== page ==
Lake Helen McKenzie

Helen Maud Hutton McKenzie was the niece of British Columbia Lieutenant Governor Robert Randolph Bruce. She served as chatelaine at Government House – Bruce’s residence – from March 1926 to February 1930. McKenzie accompanied Bruce to the official opening of the Dove Creek Trail, accessing Forbidden Plateau, in 1929.

Buttle Lake

In 1865, as part of the Vancouver Island Exploring Expedition, British Royal Engineers Commander John James Taylor Buttle ascended a mountain 6,000 feet above sea level. He looked down and saw a large body of water he estimated to be about 20 miles long. His sighting was recorded in the Daily British Colonist of Victoria. It would be 27 years before any European would set eyes on the lake named Buttle.

Kwai Lake

Kwai Lake is named for the Clinton Wood family. Wood was one of the Comox Valley mountaineering pioneers who discovered Dove Creek Trail, an easier access into Forbidden Plateau. Wood also built the original Strathcona Park Lodge. Kwai is a native word for “wood.”

Battleship Lake

When Clinton Wood took his son hiking with him in Paradise Meadows one day, his son said the profile of trees on the three small islands in the lake resembled battleships at anchor. The Comox District Mountaineering Club applied in 1935 to formalize the name.

Strathcona Park

Founded in 1911, Strathcona is the oldest Provincial Park in B.C. The Park was named for Donald Alexander Smith, 1st Baron Strathcona, who was a wealthy philanthropist as well as a pioneer of railroads.

Paradise Meadows

When Clinton Wood was searching for an easier way to get to Forbidden Plateau in 1928 (those efforts resulted in the Dove Creek Trail), he spotted these meadows. The name was adopted on Dec. 12, 1939 and re-approved on Oct. 7, 1948. A 2.2-kilometre loop trail has been created from the trailhead adjacent to Raven Lodge and through the subalpine Paradise Meadows. It is the jumping off point for many other hikes in Strathcona Park.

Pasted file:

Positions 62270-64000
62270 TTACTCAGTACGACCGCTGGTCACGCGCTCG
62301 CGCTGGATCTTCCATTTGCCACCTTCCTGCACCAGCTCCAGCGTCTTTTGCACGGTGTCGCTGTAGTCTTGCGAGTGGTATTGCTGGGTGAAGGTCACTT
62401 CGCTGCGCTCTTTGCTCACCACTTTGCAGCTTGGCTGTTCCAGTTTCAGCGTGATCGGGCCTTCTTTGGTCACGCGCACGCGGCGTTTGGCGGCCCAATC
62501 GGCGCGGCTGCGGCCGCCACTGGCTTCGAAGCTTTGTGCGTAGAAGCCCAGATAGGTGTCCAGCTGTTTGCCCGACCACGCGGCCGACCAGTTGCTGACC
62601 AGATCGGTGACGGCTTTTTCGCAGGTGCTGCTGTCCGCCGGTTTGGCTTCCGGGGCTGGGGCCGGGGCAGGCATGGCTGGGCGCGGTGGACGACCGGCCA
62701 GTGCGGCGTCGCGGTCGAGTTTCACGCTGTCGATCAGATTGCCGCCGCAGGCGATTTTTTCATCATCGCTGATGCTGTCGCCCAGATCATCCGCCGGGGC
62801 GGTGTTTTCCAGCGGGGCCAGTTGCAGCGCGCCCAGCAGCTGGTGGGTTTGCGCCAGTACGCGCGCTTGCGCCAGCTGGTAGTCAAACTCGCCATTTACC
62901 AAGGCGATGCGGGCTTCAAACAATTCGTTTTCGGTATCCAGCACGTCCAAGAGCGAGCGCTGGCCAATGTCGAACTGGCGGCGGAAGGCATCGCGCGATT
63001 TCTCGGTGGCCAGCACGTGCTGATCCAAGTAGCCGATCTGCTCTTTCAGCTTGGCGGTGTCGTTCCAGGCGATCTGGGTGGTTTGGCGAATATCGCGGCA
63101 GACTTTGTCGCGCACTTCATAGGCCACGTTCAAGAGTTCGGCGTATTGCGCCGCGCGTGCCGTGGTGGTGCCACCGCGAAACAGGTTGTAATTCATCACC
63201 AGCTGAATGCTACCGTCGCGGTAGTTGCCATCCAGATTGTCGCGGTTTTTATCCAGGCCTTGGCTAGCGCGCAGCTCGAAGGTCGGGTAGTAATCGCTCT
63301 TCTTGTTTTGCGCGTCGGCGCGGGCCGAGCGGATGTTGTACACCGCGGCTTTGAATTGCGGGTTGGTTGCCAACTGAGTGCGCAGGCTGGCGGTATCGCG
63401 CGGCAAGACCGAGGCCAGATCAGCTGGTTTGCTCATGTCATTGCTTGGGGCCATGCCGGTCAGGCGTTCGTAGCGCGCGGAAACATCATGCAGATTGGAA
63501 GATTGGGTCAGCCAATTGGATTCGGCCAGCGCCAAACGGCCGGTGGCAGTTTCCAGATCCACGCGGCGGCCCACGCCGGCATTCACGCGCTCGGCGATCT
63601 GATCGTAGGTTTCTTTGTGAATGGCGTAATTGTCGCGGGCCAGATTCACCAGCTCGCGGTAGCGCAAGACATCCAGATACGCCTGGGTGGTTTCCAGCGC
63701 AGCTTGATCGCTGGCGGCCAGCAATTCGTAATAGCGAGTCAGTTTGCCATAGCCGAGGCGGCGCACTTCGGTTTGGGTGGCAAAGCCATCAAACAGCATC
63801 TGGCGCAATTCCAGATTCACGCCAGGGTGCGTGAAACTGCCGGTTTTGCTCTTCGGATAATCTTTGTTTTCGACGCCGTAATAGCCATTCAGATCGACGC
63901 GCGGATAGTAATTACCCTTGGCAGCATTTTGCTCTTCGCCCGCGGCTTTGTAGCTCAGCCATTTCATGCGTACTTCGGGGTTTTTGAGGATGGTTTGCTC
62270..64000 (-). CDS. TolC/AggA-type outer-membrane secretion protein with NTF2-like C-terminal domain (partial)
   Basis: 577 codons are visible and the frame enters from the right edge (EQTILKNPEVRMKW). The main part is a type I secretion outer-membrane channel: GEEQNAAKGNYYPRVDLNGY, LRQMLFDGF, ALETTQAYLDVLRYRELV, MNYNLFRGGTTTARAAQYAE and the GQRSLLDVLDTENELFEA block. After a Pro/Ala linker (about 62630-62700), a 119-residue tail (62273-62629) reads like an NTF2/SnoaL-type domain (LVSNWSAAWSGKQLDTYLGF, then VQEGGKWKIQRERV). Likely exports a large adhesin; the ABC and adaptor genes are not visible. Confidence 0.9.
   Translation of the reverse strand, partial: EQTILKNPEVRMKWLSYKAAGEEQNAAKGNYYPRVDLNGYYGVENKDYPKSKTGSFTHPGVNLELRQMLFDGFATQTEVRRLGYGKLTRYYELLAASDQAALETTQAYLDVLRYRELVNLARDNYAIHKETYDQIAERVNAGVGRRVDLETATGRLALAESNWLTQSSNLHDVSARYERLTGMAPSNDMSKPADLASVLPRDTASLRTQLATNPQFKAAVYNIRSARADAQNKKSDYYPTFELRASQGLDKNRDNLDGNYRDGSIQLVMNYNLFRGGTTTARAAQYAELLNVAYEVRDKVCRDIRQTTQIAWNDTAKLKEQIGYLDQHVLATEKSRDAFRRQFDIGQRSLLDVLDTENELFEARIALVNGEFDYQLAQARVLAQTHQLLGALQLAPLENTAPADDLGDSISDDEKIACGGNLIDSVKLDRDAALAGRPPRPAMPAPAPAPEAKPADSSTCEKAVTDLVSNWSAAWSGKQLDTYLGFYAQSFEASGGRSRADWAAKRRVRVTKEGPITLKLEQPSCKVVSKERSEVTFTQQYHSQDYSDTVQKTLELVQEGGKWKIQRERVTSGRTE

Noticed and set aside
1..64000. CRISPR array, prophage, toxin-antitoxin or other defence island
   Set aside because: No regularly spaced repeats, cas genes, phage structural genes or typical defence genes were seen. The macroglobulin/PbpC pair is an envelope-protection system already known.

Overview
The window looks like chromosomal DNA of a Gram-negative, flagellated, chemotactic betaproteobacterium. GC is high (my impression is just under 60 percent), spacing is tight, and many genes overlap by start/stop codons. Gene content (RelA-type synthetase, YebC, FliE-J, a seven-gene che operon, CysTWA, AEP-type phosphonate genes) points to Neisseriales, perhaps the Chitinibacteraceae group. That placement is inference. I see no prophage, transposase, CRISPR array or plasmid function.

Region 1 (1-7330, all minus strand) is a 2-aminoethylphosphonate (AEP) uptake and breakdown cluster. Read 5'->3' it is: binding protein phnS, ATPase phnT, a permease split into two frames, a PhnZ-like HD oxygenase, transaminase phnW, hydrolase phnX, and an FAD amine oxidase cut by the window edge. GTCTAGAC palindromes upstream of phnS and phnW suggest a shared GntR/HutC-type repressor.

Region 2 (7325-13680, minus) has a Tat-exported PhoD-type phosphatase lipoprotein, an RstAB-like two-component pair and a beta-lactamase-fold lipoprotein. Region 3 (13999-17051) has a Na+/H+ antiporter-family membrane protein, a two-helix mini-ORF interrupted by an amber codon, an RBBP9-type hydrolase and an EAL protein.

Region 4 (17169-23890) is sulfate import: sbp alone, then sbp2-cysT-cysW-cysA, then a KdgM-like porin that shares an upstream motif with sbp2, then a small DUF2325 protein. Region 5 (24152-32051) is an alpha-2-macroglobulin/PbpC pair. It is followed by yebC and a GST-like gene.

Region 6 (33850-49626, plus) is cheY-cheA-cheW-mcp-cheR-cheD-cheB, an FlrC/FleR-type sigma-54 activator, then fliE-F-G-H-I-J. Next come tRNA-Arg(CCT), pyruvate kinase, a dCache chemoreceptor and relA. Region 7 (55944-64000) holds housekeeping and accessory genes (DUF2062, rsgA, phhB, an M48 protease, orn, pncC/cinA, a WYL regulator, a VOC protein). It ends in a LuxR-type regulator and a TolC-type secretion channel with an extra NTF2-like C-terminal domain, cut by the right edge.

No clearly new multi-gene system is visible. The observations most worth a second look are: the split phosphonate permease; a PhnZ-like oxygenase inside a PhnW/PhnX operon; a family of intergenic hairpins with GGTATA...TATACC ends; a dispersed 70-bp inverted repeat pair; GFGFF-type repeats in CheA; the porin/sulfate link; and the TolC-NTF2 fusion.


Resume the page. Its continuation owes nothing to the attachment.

Forbidden Plateau

“Forbidden” is a loose translation of the name given to the area by Coast Salish natives after many of their hunters were killed by Nootka Indians. The Comox District Mountaineering Club asserts that newspaper editor Ben Hughes named the Plateau in an article in the Comox Argus in 1927. The name was adopted on Dec. 12, 1939. “Plateau” is a misnomer, as the 100-mile-square area is made up of ridges, sloping wet meadows and open park land at elevations ranging from 3,500-4,000 feet.

Croteau Lake

Eugene Croteau operated Croteau Guest Camp in the 1930s. Ruth Masters suggested the lake be named after Croteau and it was adopted in 1939. Croteau Beach in Comox is also named after the same man.

Lake Beautiful

Lake Beautiful is one of three lakes so named in B.C., but it has the distinction of being the first to be registered in the B.C. Geographical Names Information System. Clinton Wood and Bill Douglas supposedly named the lake in 1927; however, it wasn’t formally adopted until Dec. 12, 1939.